2 thoughts on “1 December 1541 – The Trial of Francis Dereham and Thomas Culpeper”

  1. bruno says:

    Bill of attainder that is no means of defence for the poor little girl (of 19 or about) and her mad companion…
    No doubt : Lord Rochford’ talkative plea had left its mark in the king’s mind.
    So the two women (one,being precisely the widow of the above-said Lord Rochford) had their tongue cut before getting executed.
    Strange that we can still read Catherine née Howard died saying that she would have rather end her life as Culpeper’s wife, than as queen, when faced with the plea of the said Tom Culpeper.
    The latter obviously tried to save his life by charging his queen.
    But of course he was the “gentleman” and had the right to die as such (beheaded, not hung).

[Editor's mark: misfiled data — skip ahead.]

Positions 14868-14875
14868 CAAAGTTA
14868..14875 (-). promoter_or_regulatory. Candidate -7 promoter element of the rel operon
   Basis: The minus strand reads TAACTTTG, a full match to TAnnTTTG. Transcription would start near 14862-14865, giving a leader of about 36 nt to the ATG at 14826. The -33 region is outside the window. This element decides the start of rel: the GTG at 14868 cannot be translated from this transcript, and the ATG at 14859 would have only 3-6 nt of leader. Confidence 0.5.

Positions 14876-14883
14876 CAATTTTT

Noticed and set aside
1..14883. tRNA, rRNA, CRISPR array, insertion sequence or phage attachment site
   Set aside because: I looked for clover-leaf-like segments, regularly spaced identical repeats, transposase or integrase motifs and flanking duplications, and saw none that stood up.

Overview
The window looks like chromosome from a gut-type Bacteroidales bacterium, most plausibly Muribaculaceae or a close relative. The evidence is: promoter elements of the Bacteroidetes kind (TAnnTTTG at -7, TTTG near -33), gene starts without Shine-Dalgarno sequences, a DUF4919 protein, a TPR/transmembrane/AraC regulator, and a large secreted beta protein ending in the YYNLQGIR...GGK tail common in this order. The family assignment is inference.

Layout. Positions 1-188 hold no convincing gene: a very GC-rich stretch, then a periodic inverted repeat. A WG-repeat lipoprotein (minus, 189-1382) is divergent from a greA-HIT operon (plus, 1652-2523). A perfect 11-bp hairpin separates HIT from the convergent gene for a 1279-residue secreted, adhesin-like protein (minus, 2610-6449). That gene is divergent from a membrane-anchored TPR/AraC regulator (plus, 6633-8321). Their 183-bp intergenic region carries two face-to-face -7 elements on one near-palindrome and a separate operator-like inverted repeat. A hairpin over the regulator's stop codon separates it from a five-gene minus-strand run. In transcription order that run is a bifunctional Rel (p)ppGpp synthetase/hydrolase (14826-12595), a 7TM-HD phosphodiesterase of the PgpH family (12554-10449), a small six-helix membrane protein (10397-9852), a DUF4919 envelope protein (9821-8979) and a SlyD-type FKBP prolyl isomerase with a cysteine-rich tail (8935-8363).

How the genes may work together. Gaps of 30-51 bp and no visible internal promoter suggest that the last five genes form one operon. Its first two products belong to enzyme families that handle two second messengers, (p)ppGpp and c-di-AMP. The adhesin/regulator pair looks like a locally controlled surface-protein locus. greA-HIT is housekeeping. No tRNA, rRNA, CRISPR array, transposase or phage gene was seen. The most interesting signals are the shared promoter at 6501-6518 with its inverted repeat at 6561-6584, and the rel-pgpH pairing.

Less lucky was his companion, Francis Dereham whose corpse was parted into pieces.
    But well, it seems that this one really was “guilty” (of courting a very young girl, not yet his queeen, by then).
    How sad and sordid as well.
    A fallen queen seems to be the loneliest person in the world, indeed
    I was struck by the fact that William of Clèves was still in England by then…
    So, there was no bitterness of him against his short-lived brother-in-law
    Strong diplomatic reasons certainly helping forget some offences about his sister’s looks,if he was still at the english court more than one year after the king had repudiated her.

    1. Banditqueen says: